Friday, August 18, 2017

Bidding for waste-to-energy plant soon

 

The next energy plant which can recycle all waste and rubbish produced in Yangon will be built after calling for tenders, according to Dr Aung Myint Maw, Assistant Chief Engineer, Pollution Control and Cleansing Department of Yangon City Development Committee (YCDC).

The cost for building the plant was equally shared by both governments while the technology was provided by Japan.

The first waste-to-energy plant produces 700 kilowatt per hour by burning 60 of 72 tonnes of waste in Mingaladon township.

“A tender might be called by December this year,” said Dr Aung Myint Maw.

About 2500 tons of waste are produced per day in Yangon. The waste is collected from the whole of the region and sent to dumps in Mingaladon, Hlaing Tharyar, Shwe Pyi Thar, Dala, North Dagon, and Seikgyi Kanaungto townships.

The next waste-to-energy plants will be run by using waste in the dumps in the townships, so they will be built within their locations.

But in which townships the next plants will be built has not been determined yet.

“We are still planning for the tender. Since the companies will be chosen on their ability to comply with our rules and regulations, we still cannot say in which townships the plants will be built and how many plants will be built,” said Dr Aung Myint Maw.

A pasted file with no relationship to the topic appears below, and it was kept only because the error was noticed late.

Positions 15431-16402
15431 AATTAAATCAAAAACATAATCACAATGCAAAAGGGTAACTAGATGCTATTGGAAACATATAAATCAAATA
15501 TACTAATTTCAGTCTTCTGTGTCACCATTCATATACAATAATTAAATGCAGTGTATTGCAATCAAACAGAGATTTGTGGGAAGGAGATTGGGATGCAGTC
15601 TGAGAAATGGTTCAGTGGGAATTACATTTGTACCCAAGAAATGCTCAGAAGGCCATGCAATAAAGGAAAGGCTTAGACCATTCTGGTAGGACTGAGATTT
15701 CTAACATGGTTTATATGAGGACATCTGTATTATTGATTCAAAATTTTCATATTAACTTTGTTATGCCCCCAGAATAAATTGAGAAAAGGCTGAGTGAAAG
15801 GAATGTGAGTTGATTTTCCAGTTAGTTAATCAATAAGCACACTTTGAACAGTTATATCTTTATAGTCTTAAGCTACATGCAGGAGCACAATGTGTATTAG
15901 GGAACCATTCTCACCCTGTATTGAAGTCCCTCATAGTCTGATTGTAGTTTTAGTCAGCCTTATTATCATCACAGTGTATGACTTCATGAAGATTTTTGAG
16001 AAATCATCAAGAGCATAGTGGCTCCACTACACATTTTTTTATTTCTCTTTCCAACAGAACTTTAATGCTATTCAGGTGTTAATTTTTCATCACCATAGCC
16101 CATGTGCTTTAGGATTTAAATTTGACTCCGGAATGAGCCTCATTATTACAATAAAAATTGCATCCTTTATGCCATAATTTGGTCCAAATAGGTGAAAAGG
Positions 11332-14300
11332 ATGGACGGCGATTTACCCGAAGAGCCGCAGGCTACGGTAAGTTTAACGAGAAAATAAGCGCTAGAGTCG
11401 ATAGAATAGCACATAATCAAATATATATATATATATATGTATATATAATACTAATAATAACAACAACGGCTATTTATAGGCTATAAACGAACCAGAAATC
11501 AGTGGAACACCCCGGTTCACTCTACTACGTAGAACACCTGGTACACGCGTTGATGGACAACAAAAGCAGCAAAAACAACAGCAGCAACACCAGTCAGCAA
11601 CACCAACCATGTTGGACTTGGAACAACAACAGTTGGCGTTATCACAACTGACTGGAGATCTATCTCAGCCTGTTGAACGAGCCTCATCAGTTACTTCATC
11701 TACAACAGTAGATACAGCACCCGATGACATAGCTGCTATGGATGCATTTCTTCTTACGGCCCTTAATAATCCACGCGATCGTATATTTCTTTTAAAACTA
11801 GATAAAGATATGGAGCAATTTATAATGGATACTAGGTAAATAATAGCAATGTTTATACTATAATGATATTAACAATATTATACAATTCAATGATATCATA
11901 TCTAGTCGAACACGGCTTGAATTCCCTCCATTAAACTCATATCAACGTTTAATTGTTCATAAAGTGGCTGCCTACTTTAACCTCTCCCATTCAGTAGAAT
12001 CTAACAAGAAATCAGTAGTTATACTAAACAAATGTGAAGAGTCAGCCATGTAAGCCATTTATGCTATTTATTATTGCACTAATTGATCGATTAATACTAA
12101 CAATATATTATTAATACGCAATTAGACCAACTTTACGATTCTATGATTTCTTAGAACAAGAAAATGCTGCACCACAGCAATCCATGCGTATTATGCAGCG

Dr Aung Myint Maw said that in other countries, waste is collected and divided into categories such as wet or dry waste and are sanitised by cleaning to prevent soil, air and water pollution.

“But in Myanmar, we cannot do the cleaning or dividing into categories yet. If we do that, I think that in the next four or five years, there will be no land to dump waste in Yangon,” he said .

“Only if we have waste-to-energy plants and reduce environmental pollution in the rubbish dumps, will we be able to use the areas for the next 20 or 30 years,“ said U Aung Myint Maw.

The air pollution caused by the rubbish will decrease because of the waste-to-energy plants, he said, adding that they will not only produce electricity but also reduce the land needed for rubbish dumps.

The tender requirements for the next waste-to-energy plants in Yangon are being drawn up, according to Dr Aung Myint Maw.

Myanmar’s first waste-to-energy plant, which started operations in April this year, was built through a joint effort between the Myanmar and Japanese governments.